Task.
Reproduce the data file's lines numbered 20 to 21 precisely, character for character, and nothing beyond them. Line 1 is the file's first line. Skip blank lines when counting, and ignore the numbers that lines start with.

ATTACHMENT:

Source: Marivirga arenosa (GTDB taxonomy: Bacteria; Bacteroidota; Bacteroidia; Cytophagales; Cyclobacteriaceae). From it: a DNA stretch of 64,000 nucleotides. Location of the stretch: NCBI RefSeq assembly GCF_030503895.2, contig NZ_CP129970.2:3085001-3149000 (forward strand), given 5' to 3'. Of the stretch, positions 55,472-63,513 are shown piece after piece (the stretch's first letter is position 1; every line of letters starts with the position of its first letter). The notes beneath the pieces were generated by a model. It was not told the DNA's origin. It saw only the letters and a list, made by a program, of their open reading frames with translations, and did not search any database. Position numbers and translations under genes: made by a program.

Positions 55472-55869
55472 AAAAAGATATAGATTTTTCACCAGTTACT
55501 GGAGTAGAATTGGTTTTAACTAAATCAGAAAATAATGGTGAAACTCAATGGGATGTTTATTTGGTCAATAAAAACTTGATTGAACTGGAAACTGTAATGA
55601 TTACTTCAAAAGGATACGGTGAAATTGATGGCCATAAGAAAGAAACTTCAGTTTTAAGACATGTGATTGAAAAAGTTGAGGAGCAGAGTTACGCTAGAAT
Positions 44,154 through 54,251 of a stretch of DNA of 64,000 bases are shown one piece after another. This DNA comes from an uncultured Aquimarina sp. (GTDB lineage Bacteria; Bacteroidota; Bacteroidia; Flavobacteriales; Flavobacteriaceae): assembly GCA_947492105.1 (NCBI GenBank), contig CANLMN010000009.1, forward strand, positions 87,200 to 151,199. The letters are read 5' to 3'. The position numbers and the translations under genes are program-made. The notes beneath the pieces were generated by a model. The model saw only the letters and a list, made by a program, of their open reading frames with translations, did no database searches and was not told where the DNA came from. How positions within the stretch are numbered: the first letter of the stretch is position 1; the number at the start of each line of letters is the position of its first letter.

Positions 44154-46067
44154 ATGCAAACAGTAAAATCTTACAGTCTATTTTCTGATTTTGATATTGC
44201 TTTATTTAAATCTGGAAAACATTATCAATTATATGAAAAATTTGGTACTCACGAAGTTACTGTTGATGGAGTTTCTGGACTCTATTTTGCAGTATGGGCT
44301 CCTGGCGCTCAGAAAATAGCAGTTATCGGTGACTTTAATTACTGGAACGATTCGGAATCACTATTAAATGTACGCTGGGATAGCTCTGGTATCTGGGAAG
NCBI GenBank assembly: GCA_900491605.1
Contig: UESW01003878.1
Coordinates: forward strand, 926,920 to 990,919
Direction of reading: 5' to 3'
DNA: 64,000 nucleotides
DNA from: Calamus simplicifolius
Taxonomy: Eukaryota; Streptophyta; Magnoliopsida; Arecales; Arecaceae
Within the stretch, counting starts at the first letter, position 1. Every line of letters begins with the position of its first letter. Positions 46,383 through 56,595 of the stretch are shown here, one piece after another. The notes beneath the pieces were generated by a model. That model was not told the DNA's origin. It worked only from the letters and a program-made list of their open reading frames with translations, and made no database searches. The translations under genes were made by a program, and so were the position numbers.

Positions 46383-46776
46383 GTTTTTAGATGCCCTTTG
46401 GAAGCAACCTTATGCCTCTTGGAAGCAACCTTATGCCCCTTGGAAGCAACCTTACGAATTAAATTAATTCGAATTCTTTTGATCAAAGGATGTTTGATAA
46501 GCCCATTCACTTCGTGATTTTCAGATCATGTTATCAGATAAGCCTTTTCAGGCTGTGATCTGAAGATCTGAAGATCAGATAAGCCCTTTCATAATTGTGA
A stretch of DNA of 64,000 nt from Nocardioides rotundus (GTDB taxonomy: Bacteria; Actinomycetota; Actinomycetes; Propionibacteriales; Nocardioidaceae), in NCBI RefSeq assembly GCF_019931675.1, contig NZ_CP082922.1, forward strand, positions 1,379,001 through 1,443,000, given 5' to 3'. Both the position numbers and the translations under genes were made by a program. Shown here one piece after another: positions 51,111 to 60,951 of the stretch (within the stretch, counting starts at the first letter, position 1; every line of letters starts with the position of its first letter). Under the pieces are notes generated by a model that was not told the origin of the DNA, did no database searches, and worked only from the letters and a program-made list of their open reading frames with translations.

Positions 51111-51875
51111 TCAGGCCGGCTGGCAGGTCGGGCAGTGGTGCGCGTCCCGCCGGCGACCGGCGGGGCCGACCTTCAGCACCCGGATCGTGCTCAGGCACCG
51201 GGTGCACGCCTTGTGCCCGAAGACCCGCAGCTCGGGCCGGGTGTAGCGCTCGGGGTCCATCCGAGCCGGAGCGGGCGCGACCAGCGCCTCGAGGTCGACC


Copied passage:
46383 GTTTTTAGATGCCCTTTG
46401 GAAGCAACCTTATGCCTCTTGGAAGCAACCTTATGCCCCTTGGAAGCAACCTTACGAATTAAATTAATTCGAATTCTTTTGATCAAAGGATGTTTGATAA